Appointing a receiver reduces the exposure to a lender and the expense of managing a distressed property. The receiver takes over the management of the asset and all associated operational, insurance and tax aspects as a neutral third party. The length of this appointment will vary, but can help to avoid several problems the lender could face otherwise.
 
Receivers not only limit the liability a lender will face, but will provide the daily management and operations activities required to produce income from the property. This receiver may also provide construction advice and expertise without disrupting any current business taking place on the property.
 
Appointing a receiver permits the receiver to sell the property "as is", as well as to hold the property to maximize the distressed property's value through improvements or appreciation, and can help prevent the borrower from further reducing the value of the property as a result of deferred maintenance.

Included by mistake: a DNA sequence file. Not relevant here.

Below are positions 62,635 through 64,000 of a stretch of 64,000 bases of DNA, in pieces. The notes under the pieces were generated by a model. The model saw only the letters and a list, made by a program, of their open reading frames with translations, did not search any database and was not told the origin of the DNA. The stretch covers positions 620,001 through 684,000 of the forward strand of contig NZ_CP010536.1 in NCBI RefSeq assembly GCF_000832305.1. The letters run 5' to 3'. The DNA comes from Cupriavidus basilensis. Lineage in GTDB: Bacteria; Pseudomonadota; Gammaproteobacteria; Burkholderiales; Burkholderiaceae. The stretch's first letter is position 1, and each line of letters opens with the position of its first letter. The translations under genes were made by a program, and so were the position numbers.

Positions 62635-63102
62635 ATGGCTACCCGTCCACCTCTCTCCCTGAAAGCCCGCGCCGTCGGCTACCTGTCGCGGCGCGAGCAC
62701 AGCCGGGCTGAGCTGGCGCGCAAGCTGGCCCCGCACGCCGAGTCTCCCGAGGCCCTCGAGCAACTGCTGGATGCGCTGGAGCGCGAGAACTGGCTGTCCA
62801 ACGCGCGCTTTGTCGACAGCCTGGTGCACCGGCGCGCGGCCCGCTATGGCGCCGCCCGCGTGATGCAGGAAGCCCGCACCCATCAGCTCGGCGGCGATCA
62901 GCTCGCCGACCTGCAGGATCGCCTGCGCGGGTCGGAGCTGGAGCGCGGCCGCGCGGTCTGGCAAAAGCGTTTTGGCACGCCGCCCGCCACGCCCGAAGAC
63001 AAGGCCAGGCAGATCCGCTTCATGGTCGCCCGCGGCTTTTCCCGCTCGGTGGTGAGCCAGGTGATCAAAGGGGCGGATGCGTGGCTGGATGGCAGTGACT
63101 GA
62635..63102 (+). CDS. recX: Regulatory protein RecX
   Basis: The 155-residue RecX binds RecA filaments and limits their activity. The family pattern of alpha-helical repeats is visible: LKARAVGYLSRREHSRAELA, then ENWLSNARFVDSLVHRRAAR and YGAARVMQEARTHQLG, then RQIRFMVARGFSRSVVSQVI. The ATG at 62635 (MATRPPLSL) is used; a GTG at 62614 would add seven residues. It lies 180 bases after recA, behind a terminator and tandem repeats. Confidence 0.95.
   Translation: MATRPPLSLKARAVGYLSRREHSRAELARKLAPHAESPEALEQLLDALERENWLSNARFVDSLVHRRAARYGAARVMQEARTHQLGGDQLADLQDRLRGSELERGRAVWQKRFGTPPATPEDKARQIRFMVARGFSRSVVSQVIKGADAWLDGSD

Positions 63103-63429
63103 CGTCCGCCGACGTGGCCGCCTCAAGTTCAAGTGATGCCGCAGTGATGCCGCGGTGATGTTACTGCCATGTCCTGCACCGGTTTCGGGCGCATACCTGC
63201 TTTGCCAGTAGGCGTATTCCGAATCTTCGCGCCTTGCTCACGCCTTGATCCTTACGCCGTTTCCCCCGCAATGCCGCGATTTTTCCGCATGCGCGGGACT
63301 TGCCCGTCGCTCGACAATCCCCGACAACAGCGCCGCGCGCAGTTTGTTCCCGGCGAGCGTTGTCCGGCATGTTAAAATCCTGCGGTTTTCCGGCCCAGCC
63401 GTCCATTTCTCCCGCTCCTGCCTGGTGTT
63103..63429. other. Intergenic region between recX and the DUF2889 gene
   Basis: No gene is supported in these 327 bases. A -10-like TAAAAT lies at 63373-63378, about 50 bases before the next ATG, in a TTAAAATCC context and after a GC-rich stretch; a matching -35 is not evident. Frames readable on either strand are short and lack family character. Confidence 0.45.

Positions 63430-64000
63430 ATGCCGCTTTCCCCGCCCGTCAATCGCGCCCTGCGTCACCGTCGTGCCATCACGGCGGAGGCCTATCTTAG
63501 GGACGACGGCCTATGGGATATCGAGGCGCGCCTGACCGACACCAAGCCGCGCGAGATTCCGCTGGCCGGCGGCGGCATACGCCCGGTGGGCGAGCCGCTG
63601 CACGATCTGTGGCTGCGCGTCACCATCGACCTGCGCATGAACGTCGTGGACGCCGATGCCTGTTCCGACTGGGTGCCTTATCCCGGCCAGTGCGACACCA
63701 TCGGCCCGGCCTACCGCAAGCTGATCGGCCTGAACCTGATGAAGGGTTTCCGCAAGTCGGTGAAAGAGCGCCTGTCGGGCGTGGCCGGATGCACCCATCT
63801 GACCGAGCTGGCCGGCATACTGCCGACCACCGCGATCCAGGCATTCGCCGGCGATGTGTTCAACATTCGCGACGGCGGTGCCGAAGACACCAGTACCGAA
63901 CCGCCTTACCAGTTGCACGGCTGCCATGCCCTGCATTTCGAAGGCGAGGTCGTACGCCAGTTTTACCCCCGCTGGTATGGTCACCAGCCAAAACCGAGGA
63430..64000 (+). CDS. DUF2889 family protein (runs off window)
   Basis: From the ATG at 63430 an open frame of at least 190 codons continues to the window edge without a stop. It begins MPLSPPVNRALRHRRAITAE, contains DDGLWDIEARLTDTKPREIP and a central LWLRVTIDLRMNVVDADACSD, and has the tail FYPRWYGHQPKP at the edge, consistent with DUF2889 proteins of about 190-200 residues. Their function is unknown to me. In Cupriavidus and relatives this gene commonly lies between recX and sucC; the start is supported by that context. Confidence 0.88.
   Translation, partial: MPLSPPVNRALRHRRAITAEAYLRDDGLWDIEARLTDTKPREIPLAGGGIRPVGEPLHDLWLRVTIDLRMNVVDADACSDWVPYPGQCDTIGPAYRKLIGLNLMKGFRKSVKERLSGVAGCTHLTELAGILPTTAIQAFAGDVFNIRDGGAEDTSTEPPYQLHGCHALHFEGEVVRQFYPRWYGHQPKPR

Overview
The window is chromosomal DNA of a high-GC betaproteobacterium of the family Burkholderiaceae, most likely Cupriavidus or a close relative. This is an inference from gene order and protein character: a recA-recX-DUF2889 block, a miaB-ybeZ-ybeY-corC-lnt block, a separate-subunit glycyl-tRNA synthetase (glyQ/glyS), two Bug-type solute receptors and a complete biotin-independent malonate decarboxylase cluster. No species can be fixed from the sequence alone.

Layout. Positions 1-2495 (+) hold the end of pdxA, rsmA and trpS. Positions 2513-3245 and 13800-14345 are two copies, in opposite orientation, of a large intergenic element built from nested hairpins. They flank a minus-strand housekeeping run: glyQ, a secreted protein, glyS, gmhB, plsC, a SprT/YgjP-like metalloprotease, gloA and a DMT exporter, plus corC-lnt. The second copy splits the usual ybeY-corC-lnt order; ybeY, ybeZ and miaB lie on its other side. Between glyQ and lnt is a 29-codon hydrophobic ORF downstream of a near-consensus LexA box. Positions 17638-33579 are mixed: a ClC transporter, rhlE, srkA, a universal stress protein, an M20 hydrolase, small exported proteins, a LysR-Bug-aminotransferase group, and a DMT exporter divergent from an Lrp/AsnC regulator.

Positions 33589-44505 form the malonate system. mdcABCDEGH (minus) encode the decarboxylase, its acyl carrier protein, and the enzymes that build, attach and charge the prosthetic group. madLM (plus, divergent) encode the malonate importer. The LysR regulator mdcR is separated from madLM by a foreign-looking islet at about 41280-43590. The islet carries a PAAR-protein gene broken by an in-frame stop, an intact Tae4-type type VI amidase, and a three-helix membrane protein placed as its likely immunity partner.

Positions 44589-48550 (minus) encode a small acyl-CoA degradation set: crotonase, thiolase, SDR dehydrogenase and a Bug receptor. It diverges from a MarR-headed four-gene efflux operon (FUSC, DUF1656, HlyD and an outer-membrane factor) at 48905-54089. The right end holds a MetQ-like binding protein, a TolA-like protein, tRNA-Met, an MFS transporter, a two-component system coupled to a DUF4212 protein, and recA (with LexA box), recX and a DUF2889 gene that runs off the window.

Asking the court to appoint a receiver will save the lender time and money in allowing them to concentrate on their area of expertise as opposed to them managing the property themselves, and will help to promote cooperation from the borrower. However, a receivership action does not waive the lender's rights against the borrower.
 
Possibly the most important aspect to the lender is that appointing a receiver will preserve and increase the value of the property through proper management and assurance of all compliances required. Receivers can control the finances of the property, pay for maintenance and needed improvements through the receivership assets, and prevent further decay to the property.

Why Should a Receiver be Appointed?